New York Arcadian Chapter Remembers Heritage
Preserving culture and heritage played a prominent role at the Geros Tou Morea chapter of the Pan Arcadian Federation of America celebration on Sunday, May 20. The event took place at a closed street in front of the clubhouse at 27-02 39th Ave., Astoria. An NYPD auxiliary police presence provided a feeling of security in an urban setting. Lambs were barbecued for the authentic Greek cuisine. The St. Demetrios H.S. dance group performed under the direction of Demetrios Valkanas. Prominent members of the community were presented in its 23rd Annual Spring Festival. The festival was held overlooking the Ed Koch-Queensboro Bridge and attracted members from New Jersey, Chicago and Illinois.
“We are perpetuating our history of Arcadia in America such as our support of the National Hellenic Museum in the heart of Chicago’s Greek Town and works in our institutions of Tripolis,” said Evangelos Potakis, Supreme President of the Pan-Arcadian Federation of America at the Nov. 11, 2011 mini-convention in the Astoria chapter center. “The museum costs $20 million. We donated $100,000 dollars, primarily from the Mid-Western District. We want our history of Arcadia to be heard.”
Demetrios Filios added that “a bilingual Greek/English book illustrated with photos on Arcadian history is being planned. We are expanding our scholarship program to include both high school and college students. Our purpose is to aid the Pan Arcadian Hospital.”
According to the Encyclopedia Britannica, Arcadia is a mountainous region of the central Peloponnesus…The region is not exactly coextensive with the present-day nomós (department) of Arkadía, which extends on the east to the Gulf of Argolís (Argolikós Kólpos). The capital of the nomós is Trípolis…On the central plateau of the Peloponnesus, the ancient district of Arcadia was isolated from the coast, surrounded on all sides by high mountains. The plateau is also subdivided by smaller ranges. The Arcadians lived simple lives, untouched by the progress that marked the rest of Greece. The name Arcadia thus came to be a symbol of ideal simplicity, rural beauty, and contentment. It was represented as a kind of paradise in Greek and Roman poetry and Renaissance romances.”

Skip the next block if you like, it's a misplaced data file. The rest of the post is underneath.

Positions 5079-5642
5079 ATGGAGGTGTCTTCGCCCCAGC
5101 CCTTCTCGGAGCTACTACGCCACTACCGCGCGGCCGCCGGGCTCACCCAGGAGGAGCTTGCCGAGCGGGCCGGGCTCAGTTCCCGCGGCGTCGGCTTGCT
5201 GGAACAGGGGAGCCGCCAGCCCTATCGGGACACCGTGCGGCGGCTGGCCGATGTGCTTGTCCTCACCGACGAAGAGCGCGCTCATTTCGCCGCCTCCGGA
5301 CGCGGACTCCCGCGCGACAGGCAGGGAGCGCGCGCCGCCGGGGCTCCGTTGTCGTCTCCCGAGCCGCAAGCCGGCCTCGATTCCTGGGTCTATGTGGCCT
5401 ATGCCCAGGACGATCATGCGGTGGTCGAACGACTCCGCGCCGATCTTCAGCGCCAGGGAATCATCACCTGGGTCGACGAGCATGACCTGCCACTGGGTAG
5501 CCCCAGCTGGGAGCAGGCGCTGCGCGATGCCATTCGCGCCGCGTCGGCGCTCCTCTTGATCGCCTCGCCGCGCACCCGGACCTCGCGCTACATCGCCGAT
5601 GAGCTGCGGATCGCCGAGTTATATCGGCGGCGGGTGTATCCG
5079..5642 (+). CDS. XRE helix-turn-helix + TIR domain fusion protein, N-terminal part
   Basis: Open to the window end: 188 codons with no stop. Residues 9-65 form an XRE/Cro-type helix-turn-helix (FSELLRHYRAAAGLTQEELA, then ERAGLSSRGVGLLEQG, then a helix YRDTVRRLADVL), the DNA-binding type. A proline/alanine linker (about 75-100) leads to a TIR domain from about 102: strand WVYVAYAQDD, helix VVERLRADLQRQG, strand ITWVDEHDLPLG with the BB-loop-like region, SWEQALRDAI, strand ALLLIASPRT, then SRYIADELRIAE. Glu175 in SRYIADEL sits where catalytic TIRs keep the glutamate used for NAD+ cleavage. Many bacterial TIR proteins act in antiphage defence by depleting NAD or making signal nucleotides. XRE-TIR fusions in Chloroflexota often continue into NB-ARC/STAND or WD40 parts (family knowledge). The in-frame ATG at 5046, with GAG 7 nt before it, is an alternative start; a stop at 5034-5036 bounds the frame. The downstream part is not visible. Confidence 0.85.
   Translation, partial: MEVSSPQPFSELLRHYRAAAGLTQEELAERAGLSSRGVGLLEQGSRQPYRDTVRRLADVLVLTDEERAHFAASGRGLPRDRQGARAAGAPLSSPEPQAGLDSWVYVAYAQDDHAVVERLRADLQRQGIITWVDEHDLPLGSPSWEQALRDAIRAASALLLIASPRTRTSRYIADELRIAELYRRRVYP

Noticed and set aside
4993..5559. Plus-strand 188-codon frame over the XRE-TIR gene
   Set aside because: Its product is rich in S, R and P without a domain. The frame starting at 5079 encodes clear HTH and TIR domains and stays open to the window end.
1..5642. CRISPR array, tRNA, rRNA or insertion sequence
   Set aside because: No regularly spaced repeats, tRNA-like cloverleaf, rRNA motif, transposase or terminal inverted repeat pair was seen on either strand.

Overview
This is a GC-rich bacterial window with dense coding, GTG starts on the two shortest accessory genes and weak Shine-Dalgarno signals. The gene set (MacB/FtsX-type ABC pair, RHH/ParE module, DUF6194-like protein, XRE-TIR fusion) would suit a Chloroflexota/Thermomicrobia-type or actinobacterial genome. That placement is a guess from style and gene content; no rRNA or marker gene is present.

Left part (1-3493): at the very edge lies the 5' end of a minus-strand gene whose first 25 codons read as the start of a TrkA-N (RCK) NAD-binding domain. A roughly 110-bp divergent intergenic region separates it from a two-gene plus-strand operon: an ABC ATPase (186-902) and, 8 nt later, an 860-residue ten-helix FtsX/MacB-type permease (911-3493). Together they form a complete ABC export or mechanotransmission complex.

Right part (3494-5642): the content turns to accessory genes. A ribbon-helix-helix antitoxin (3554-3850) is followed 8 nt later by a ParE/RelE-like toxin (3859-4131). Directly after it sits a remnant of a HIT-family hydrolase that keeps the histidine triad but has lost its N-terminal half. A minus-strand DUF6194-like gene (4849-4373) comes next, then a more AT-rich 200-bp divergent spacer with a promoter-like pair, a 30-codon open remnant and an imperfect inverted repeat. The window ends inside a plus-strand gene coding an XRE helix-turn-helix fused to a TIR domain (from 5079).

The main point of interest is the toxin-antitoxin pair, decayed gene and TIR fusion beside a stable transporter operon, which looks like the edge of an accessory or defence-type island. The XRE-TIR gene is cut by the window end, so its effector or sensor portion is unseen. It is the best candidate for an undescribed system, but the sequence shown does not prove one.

On April 30 1981, I wrote an article entitled “Rural Migration to City Alarms Tripolis Official.” Tasos Sehiotis, the mayor of Tripolis at that time, said that in some villages only retired persons remain. As a result, baptisms and weddings never take place only funerals. A genuine hero, Sehiotis was forced to spend four years in exile at a small Aegean island off the coast of Evboia during the seven years of the military dictatorship. Upon restoration of democracy in 1974, Sehiotis won back his mayorship. He aided in placing Cypriot refugees after the Turkish invasion. “No extreme of government safeguards the individual’s freedom,” he said.
Dina Kaporis Papandoniou, a database administrator, and her family go back to Arcadia every summer. “Greece is a land undergoing economic changes,” she said. “I noticed new, young families. We visit our parents Aggelis and Polita Kaporis in the village of Theoktiston, Gortynia. Villagers who were working in Athens are now unemployed. They are returning to the horio (village) to cultivate the land and pursue agricultural occupations. Employment opportunities in Athens have vanished. At least in the village, families can work in agriculture. My parents grow all their food, such as olives, feta and bread. They make their own wine. Farming is saving people in this economic upheaval. One can live off the land.” Migration from the cities to the rural areas is the trend in 2012. A shift from urban to agrarian life is taking place.”
“Our society of Geros Tou Morea is family-oriented with children playing a central role,” explained Papandoniou. “We have Christmas and ethnic holidays at our cultural center. We have a float for our children to ride on for the 25th of March, the Greek Independence Day Parade. Our daughters, Theodora and Paulina, attend the Stephen and Areti Cherpelis Greek Afternoon School of St. Nicholas Greek Orthodox Church in Flushing.
Many who have visited Arcadia and Greece proper share the view that the highways and infrastructure of Greece was created primarily by the European Union, particularly Germany. The toll booths that collect revenues are in the hands of the European Union. The central government is being cut out of these funds.